Despite the large-scale damage, the Earth’s ecosystem is salvageable, students in a community service group on the Mount Vernon Campus were told Thursday night.
Thirty members of the Civic House Living and Learning Program viewed the documentary “Hope in a Changing Climate” as a presentation by the Center for Civic Engagement. The aim of the night was to demonstrate how ecological restoration improves opportunities for people trapped in generational and situational poverty.
The restoration of vegetation to China’s Loess Plateau was the focus of the movie. Engineers and locals of the area spent years reversing the damage on the lands that had been destroyed by several thousands of years of agricultural exploitation.
Countries like Ethiopia and Rwanda in Africa applied rehabilitation projects as a result of China’s success with the Loess Plateau. Ethiopia, which has experienced heavy ecological damage due to war, civil conflict and poor agricultural practices, has successfully restored riverbeds in areas that were once plagued with draught.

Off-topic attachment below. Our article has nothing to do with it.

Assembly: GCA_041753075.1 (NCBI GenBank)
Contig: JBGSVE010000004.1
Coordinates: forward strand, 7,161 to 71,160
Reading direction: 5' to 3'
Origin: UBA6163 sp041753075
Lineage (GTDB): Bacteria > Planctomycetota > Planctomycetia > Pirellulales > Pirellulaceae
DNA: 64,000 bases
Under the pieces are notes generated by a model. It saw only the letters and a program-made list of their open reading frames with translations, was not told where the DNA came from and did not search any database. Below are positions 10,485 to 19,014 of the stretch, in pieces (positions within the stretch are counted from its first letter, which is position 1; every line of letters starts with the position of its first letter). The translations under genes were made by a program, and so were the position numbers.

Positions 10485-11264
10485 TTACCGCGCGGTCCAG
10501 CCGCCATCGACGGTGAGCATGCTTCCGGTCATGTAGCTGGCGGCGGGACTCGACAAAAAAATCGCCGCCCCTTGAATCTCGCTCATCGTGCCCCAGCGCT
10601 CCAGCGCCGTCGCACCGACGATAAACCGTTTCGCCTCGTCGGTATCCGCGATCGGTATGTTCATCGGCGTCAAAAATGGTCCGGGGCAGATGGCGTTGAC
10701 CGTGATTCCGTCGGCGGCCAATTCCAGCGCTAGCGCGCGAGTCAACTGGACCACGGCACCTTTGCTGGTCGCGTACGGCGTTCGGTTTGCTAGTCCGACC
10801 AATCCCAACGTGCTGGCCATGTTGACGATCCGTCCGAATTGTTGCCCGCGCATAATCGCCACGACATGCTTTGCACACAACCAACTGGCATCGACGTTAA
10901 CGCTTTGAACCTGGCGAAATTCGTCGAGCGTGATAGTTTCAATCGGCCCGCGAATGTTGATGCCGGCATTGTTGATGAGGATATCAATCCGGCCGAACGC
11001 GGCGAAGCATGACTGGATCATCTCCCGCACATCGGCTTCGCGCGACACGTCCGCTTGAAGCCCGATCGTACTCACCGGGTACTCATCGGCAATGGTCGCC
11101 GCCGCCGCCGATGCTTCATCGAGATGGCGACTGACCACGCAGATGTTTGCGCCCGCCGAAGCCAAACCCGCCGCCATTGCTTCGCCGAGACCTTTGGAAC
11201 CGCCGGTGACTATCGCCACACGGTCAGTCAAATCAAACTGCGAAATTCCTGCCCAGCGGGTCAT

Producers from the Environmental Education Media Project, which sponsored the film viewing, were on hand to discuss their findings from working on the documentary.
“One thing that was really interesting is how water literally trickled down to the lives of affected people,” Lance Kramer, an associate from the organization, said. “For example, most of the ecological damage in Ethiopia was restored within six years.”
The film has been screened in over 30 countries internationally and was broadcast on the BBC after its release in 2009. Producers tour the documentary around the world in an effort to engage viewers in the discussion of ecology.
“It would be nice to have this film shown to high school students in China,” Jianyi Nie, a freshman from Beijing who attended the screening, said.